Okay, okay, so I’m sure that Patanjali was not actually referring to dating angst when he orated about kaivalya – the ultimate state of aloneness, or detachment, from worldly sensory objects. However, embracing aloneness isn’t just for yogis meditating in caves. It’s also essential for our adventures in relationship.
The Insane Mind
The merits of kaivalya became clear to me awhile back when I was trying to meditate. (Let me stress – “trying.”) As I sat, I watched in growing horror and bemusement as my mind trampolined incessantly about a guy that I’d recently met. Despite every intention to focus on my breath, my mind kept returning to its increasingly paranoid chatter. What was he thinking? Was he going to call me? Did I want him to? Had I made a mistake. Aaaarrgh!
Eventually, I gave up trying to control the gong show and just watched it all unfold. I seriously needed a path out of the insanity.
Aloneness as a path out of crazy
When the crazy voices start, it’s time to take a breather and reflect on the merits of really being alone – and take a hard look at the fears that are keeping us tied to our distractions.
Rather than pitch our identity into the maelstrom of someone else’s (usually a stranger’s – for the love of god!) good opinion, we can step back and see the mind’s churning for what it is: an attempt to regulate our ego’s safety in an uncertain situation.
Watching the rolling of the mind in any situation (job crisis, personal change, yoga class, or yes – dating) is a profound opportunity to question what is real: are the thoughts real, or can we anchor ourselves to something deeper and more steady?
To summarize the first few yoga sutras (a 2000-year old yoga text): “Yoga is the restraint of the fluctuation of the mind. Then you rest in your true nature. Otherwise you think you’re all the crap that you’re thinking.” When we can observe our thoughts rather than getting caught up in our drama, we are able to identify with the unchanging Purusha (Consciousness) rather than with our mind’s tempestuous swings.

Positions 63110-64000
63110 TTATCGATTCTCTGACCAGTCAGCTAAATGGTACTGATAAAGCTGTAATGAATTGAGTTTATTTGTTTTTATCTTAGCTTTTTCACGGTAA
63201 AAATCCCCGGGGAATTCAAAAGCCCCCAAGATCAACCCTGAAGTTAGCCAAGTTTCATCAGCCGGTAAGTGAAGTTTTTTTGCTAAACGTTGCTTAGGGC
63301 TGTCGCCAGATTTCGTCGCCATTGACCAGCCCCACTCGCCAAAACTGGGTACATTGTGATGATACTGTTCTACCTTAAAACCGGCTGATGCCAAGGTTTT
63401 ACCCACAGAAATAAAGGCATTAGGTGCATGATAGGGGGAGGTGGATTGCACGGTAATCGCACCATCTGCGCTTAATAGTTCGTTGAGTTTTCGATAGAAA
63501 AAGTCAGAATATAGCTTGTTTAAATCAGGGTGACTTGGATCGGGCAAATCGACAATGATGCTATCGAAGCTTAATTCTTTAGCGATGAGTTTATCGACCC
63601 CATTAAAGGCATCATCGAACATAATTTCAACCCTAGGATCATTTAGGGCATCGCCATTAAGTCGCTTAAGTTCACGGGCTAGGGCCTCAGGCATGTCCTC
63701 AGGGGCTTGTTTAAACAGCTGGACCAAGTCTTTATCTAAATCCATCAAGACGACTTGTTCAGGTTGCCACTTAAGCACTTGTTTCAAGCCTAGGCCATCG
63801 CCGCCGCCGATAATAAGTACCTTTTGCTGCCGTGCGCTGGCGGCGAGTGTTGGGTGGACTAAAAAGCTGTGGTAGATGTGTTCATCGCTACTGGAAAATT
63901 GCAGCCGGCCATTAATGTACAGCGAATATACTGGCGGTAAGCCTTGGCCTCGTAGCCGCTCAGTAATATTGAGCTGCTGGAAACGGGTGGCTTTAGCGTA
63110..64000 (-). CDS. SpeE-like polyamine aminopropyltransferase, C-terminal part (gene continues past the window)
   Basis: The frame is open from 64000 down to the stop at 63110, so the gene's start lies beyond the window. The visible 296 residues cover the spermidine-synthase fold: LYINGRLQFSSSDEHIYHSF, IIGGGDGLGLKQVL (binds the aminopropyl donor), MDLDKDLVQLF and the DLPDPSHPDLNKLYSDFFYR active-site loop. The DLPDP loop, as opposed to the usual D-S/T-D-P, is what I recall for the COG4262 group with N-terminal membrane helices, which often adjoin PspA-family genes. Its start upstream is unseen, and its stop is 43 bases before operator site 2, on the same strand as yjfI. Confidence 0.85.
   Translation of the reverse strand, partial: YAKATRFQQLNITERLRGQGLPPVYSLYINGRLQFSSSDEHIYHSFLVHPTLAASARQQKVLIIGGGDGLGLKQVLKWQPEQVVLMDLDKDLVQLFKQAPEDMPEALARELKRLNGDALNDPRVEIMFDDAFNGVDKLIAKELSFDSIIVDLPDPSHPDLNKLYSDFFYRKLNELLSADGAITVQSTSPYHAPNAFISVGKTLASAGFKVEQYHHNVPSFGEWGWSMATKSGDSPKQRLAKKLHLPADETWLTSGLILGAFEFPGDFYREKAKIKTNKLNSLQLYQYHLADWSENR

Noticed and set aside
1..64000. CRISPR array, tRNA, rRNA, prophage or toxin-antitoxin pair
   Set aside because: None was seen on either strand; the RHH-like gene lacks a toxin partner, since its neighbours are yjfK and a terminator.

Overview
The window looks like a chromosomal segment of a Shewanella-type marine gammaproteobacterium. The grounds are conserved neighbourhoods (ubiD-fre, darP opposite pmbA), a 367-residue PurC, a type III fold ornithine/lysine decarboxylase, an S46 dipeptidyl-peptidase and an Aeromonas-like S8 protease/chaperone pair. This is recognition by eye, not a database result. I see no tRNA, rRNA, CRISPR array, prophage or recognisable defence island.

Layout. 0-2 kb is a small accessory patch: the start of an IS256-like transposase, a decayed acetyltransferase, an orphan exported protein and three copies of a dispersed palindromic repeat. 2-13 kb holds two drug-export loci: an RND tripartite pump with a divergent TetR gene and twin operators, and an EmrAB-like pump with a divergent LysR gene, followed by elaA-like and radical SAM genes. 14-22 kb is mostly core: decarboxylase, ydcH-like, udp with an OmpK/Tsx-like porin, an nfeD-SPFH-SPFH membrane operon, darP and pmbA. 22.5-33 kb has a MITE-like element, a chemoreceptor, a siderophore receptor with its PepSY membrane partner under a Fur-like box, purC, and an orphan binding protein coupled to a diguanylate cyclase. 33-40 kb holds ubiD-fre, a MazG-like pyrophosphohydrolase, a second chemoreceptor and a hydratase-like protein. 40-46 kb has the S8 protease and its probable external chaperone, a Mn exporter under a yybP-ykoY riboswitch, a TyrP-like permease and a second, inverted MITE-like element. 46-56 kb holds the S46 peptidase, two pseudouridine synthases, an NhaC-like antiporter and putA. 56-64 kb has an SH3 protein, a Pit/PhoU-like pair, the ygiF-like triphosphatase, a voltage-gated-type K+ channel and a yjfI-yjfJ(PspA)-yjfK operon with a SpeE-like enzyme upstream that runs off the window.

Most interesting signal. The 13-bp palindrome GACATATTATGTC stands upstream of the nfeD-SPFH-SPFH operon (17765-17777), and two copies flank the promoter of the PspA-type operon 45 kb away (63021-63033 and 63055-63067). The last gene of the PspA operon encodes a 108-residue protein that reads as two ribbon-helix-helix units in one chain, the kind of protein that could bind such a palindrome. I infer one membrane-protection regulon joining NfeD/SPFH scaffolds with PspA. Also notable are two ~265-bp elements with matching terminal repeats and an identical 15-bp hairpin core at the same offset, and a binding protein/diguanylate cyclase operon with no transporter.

The compiler of the sutras, Patanjali, says that the ultimate state of liberation is kaivalya, which is usually translated as “aloneness.” While this concept initially seems sort of, well…lonely…there is a difference between being “alone” and being “lonely.” Resting in our aloneness, we no longer need someone else to fill the gaps in our self-perception. Connecting to a deeper sense of ourselves allows us to be fully present in our uncertainty, fear, and excitement so that we can observe these sensations come and go without attaching our identity to them.
Aloneness as a path to freedom…and intimacy
Being comfortable in aloneness not only helps us negotiate the dating jungle, it is also essential for maintaining a healthy relationship. When we are okay being alone, we can be fully present with our partner without needing them to play a role in our own drama. Without our ego clamoring for self-affirmation, we can drop our agendas and be in relationship more compassionately, honestly, and bravely. In short, since we have the power to leave, we can make a free and clear choice to stay. We can communicate without fear of being abandoned, because we are already intrinsically whole. Instead of serving our need for psychological safety, our relationships become the field for mutual growth.
Whether you are single or in a relationship, embracing aloneness will nourish your self-love and support your intimacy. Here are some ways to practice:
- Meditate for 5 minutes. Become an observer in order to distance yourself from the stories of your mind.
- Take yourself on a date – by yourself. Set aside two hours a week that are just for you. Follow your own fascinations.
- Go for a long walk by yourself.
- Have an electronics-fast: No cellphones. No ipads. No computer. No tv’s. No facebook. Rest in the quiet of being totally unplugged and unreachable.
Ultimately, practicing mindful aloneness is the antidote to “lonely,” as we cultivate our capacity to act from a place of intrinsic wholeness.
“You are the sky. Everything else – it’s just the weather.” – Pema Chodron